In April, figures showed that private rents in London are at their highest ever level, having risen a staggering eight times as fast than wages in a single year.
A recent report from the housing charity Shelter found that in five London boroughs, average monthly rent for a 2-bed property is now 75% or more of local median take-home pay.
This is part of a trend that has been accelerating over recent years, as the prices of London's properties push people that would ordinarily buy into renting. Reports in March confirmed that the cost of buying a home in London is now higher than in 2007, prior to the banking crash. Halifax, in a recent survey, classified 100% of London boroughs as being 'unaffordable' for first-time buyers.
The price of buying property has been driven by a number of factors, including the lack of new house building, the malign influence of the booming buy-to-let sector and the vast bank accounts of the global super-rich.
These last two factors are rarely talked about, but tackling them is crucial to prevent the majority of new houses built in the capital merely being swallowed up into the ever-larger property portfolios of the wealthy - and changing the political character of a city that has tended to lean left, even now.
The global super-rich
The influence of the very rich on London's property market can't be overstated. As the commentator Carole Cadwalladr put it today, "their effect on London's housing market has been nothing less than catastrophic", as she highlighted a study that found that 73% of prime central London new-build homes were bought by foreign buyers last year.
This is backed-up by other recent studies. Last year, Savills announced that almost 60% of buyers in central London areas such as Kensington, Chelsea and Marylebone were from overseas and for 37% of these their London property is not their primary residence.
Research by Camden Council in 2012 found that 1 in 16 homes are left empty by their owners in their borough, many of which would be due to the fact that they are a second (or third, forth) 'home'.
And the trend is set to continue. The number of "prime residential" schemes aimed at the super-rich at planning rose 70% between 2011 and 2012. The effect on inequality in London is startling: a study found that, in 2012, the top 10% of households by property wealth in the capital account for 45% of all household wealth. The bottom 40% have no or almost no household wealth at all.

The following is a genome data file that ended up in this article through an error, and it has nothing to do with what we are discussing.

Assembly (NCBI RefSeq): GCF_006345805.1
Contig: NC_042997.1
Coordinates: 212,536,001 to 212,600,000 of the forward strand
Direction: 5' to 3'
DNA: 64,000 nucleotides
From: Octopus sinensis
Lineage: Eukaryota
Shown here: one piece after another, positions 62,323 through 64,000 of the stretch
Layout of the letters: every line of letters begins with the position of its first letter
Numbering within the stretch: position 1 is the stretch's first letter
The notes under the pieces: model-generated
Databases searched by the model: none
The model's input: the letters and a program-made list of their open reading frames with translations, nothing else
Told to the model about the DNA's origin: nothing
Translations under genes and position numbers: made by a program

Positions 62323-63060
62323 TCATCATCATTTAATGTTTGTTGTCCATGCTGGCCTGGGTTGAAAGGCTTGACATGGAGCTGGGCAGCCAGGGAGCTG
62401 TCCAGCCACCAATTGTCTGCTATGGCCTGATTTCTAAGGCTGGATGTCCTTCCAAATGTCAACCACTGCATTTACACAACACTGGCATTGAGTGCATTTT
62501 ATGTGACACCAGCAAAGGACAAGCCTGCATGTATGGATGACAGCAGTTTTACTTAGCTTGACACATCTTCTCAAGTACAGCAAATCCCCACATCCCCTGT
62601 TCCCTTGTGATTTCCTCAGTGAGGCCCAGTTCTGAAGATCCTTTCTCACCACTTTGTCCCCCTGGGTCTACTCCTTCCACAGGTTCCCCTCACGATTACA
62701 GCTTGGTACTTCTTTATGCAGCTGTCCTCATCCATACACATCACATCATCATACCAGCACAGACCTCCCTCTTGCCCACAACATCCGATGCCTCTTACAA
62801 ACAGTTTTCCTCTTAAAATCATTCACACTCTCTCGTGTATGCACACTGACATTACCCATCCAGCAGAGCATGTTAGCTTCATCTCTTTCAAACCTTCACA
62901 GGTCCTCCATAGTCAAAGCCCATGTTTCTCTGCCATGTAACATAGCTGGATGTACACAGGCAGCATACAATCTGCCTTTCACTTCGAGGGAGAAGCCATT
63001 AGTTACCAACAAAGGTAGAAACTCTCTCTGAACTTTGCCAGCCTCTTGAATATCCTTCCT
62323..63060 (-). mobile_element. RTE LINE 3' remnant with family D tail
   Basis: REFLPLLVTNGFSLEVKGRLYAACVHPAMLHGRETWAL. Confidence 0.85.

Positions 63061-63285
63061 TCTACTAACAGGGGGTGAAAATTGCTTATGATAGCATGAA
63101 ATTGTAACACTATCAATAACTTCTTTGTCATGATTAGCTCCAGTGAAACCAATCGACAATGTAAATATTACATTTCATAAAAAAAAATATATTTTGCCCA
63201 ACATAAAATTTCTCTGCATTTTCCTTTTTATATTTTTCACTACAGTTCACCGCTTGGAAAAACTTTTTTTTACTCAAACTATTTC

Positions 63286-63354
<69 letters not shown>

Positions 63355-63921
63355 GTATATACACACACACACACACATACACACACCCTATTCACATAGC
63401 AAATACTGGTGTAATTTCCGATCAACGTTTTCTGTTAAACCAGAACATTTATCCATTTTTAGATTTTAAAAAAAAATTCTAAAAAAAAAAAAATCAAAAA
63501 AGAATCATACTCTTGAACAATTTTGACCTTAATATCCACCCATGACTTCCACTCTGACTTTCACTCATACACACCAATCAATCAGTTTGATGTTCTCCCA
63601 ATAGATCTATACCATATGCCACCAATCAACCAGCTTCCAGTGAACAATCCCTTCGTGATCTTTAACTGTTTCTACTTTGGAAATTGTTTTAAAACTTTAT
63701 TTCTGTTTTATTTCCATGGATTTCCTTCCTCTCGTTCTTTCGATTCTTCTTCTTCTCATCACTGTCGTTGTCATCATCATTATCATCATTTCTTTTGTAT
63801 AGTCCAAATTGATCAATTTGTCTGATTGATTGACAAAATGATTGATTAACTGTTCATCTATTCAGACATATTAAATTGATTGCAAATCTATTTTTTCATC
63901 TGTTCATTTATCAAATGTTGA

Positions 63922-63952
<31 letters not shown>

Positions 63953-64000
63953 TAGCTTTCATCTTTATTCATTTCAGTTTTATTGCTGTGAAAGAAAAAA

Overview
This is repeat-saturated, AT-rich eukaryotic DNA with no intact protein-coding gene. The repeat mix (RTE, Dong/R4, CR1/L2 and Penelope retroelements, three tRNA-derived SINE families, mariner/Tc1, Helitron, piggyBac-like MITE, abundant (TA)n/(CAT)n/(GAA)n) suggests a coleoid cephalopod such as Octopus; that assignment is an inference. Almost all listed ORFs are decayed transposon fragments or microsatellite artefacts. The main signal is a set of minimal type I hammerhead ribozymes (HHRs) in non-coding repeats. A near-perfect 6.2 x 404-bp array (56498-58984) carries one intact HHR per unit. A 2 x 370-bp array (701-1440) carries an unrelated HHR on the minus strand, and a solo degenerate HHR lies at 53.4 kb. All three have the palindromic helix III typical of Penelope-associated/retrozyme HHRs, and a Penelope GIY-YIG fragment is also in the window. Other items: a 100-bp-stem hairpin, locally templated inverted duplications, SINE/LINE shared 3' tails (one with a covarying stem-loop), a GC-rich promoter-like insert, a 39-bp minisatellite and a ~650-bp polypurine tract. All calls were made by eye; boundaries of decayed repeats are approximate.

The journalist Simon Jenkins railed against this recently; the property market, he said, "is clearing streets of their residents. It is erecting tower blocks of luxury flats along the Thames, which will stand as “fiscal launderettes” that are empty of occupants...These properties are not sublet. They pump no money into the local economy. They are Midas properties, a banquet of solid gold that is uneatable by anyone. Boris Johnson’s theory that these people are “bringing wealth to London” is laughable. They are stashing it here, that is all".
Another key factor in the crisis in housing in London is the impact of buy-to-let. Despite a dismal set of lending figures by the banks to first-time buyers, 2012 saw a 15% rise in buy-to-let mortgage approvals.
Underlying this is the fact that many first-time buyers, often with a good income, are unable to afford the huge deposits required to buy a house in London. Recent figures showed that an average first time house buyer would need to save for 24 years to accumulate the deposit required to cover a home in the capital. And, the forecast is even bleaker for those seeking to get a home of their own: the average deposit for a house in the capital is set to rise to a jaw-dropping £100,000 by the end of the decade.
On the other hand, buy-to-let landlords have the capital - and access to the best bank rates. For many sellers, the stability offered by this group of people is attractive. And so first-time-buyers are disadvantaged yet further.
London: a true blue city?
acting for anonymous overseas buyers, allowing money gained in potentially the most toxic ways to flood the capital.
To help reduce and control the cost of private rents, there is the option of a New York-style cap on rents and there is the concept of a London Living Rent - both proposed by Ken Livingstone.
To tackle both issues there is the option to levy charges on empty homes, as Camden Council suggested. And there is, of course, the option of increasing taxes on second homes, thus making buy-to-let investment less attractive and reduce the influx of money by the wealthy into properties then left empty. It would also restore life where there is now eerie silence in parts of prime central London areas like Kensington at weekends - or the 'ghost town' effect, as Simon Jenkins recently put it.
So, what does London's Tory Mayor, Boris Johnson, propose to do?
Nothing - as his Deputy confirmed recently.
And yet, why would he do anything? For it this trend continues, London will be a 'true blue' city, populated only by the wealthy, the very wealthy and - just occasionally enough to qualify for non-dom tax breaks - the mega-rich.
It will be, as Giles Fraser, the priest-in-charge at St Mary's Newington, put it, 'a playground for the super rich'. The super-rich that, as another commentator concludes, already "exist in a separate space, behind their gated drives, ring-fenced from the rest, convinced everything is fine".
It will have little or none of the social diversity that has made London such an energetic city, locating as it has done wealthy Primrose Hill next to more down-at-heel Camden and Kentish Town, or, in 1990s and 2000s, trendy, arty Shoreditch next to the towers of the City. It won't have boroughs like Southwark or Wandsworth, that see the rich, the middle-class and the poor live mere moments from each other.
But it will almost certainly vote Tory. And what could be more important to Cameron or Boris than that?